Australia becomes first country to reclassify MDMA and ‘magic mushrooms’ for medical use

Australia will be the first country to reclassify medicines containing methylenedioxymethamphetamine, more commonly known as MDMA (ecstasy) and psilocybin, to treat certain mental health conditions.

Therapeutic Goods Administration (TGA) announced On February 3, it announced that it would allow licensed psychiatrists to prescribe MDMA for post-traumatic stress disorder (PTSD) and psilocybin for treatment-resistant depression.

MDMA is the active ingredient in the party drug Ecstasy, and psilocybin is the active ingredient in the psychedelic “magic” mushroom.

Starting July 1, board-certified psychiatrists with professional qualifications and expertise in diagnosing and treating patients with severe mental health conditions will be able to prescribe medications containing these psychedelic substances.

This occurs even though these treatments are not well established.

MDMA and psilocybin continue to be listed as banned substances, but all other legal uses remain limited to clinical trials.

A psychiatrist must be approved to prescribe MDMA and psilocybin. Accredited Prescriber Scheme Following approval of the TGA by the Human Research Ethics Committee.

TGA’s accredited prescribers are authorized to prescribe drugs and provide therapeutic supplies to selected patients under strict controls to ensure patient safety. A licensed prescriber must report to her TGA the number of patients treated every six months.

The Greatest Attempts at Psychedelic Effects

Swinburne University in Australia signed a $5 million (US$3.46 million) clinical research trial with Woke Pharmaceuticals to examine the effects of psilocybin, the active ingredient in psychedelic mushrooms, in treating treatment-resistant depression.

The trial, which will begin in mid-2023, will be the largest study agreement In this part of Australia, approximately 160 patients will participate in a randomized controlled trial of two or three doses of psychotherapy and placebo psilocybin.

During the trial, the psilocybin drug candidate, WP002, will be administered via rapid-release tablets formulated by the pharmaceutical company.

“Psychedelics have the potential to change the landscape of treatment for many mental illnesses, including major depression,” said lead investigator of the study, Professor Susan Rossell.

“The first positive findings from the literature should be pursued in large-scale real-world trials, such as the one we are conducting. By investigating the efficacy of two or three dosing sessions, , provides important data on the durability of effects and effective real-world treatment regimens of psilocybin-assisted psychotherapy for patients with treatment-resistant depression.”

Additionally, funding and clinical materials will be provided by Woke Pharmaceuticals, allowing Swinburne University to collaborate on research with Monash University and the University of Tasmania.

Insufficient long-term data

However, the TGA’s decision to list hallucinogens has been met with mixed reactions from researchers and academics in the medical field, including the study’s principal investigator.

Rossell said he was concerned about scaling up treatment on a large scale without long-term data to analyze.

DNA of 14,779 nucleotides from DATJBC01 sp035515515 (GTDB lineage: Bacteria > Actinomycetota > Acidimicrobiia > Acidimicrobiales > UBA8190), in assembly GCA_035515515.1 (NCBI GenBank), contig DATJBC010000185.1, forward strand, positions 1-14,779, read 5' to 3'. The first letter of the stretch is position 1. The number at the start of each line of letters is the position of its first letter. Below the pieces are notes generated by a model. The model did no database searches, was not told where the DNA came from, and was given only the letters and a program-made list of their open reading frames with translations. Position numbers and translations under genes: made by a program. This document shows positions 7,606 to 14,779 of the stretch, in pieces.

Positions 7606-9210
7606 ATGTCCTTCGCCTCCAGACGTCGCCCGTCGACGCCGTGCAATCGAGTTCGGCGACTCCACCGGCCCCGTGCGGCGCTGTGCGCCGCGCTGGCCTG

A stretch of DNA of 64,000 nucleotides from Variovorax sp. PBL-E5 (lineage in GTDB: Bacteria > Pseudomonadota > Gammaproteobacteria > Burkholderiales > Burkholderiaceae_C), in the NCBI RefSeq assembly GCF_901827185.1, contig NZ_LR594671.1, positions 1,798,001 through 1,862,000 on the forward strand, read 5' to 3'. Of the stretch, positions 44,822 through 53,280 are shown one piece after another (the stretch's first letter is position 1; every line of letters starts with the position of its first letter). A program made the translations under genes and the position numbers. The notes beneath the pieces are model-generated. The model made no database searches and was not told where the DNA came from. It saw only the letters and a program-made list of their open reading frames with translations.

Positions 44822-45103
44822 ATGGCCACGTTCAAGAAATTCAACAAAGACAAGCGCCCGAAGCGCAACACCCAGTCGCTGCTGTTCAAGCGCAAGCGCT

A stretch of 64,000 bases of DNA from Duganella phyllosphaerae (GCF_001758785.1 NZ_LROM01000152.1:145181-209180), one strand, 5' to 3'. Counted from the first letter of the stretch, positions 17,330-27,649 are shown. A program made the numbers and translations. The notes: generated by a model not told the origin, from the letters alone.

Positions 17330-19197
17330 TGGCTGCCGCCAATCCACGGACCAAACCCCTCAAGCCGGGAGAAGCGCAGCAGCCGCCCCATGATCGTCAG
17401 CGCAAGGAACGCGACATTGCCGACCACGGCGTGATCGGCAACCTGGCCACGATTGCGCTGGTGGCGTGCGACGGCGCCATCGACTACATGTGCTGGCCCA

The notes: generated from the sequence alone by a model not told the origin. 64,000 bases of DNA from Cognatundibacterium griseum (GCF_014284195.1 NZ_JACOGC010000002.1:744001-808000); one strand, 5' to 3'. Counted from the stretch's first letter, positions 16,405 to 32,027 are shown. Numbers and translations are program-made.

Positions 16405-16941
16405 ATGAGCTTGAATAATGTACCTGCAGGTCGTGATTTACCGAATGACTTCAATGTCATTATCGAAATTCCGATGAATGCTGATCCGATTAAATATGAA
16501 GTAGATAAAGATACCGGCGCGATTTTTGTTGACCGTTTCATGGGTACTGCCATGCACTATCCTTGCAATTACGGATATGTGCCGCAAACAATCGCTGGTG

“These treatments are not well established for large-scale implementation at sufficient levels, so we are taking this decision with considerable caution. Considerable further research needs to be done,” he said. Rossell said in a comment. It was published with Simex.

“First, we review efficacy against international standards for all psychotropic drugs to understand which conditions are most suitable for treatment and which formulations will best benefit patients and minimize risks. I am very worried because I have no data on the outcome at all, which is one of the reasons why I am doing such a large study.”

More research is needed on efficacy

Mike Musker, an Enterprise Fellow in Clinical and Health Sciences at the University of South Australia, said the long-awaited access to MDMA and psilocybin could help many people experiencing PTSD and depression, especially veterans and those working in emergency services. but not treated with standard psychiatric medications.

“The prescriptions for these drugs have been banned from use by government drug agencies (TGA, FDA) despite promising results in early studies over the last two decades, but there are still significant concerns about their use. Resistance remains.

journal “Nature” suggested that these drugs were “shaking up psychiatry” by offering treatments for conditions previously considered intractable. But with any new drug there are risks, and use of mood-altering drugs can lead to psychosis, and this is seen with drugs like cannabis.”

Professor Kim Felmingham, Professor of Clinical Psychology at the University of Melbourne, said the approval of MDMA-supported therapy for PTSD is promising and exciting based on positive clinical results, but the Additional research was needed to understand the underlying mechanisms and address what treatments. Works for each individual with PTSD.

“There is no one PTSD treatment that is a panacea that effectively treats all PTSD patients, and MDMA is no exception,” he said.

“Additional research on this topic will help streamline healthcare resources, direct people to the most effective treatments, and improve access to treatment for people living with PTSD.”

Meanwhile, Richard Bryant, a professor of psychology at the University of New South Wales, said the science was at a stage where it would be premature to prescribe MDMA for people with PTSD.

“Instead, we should invest in research to understand how MDMA can be used in relation to proven therapies.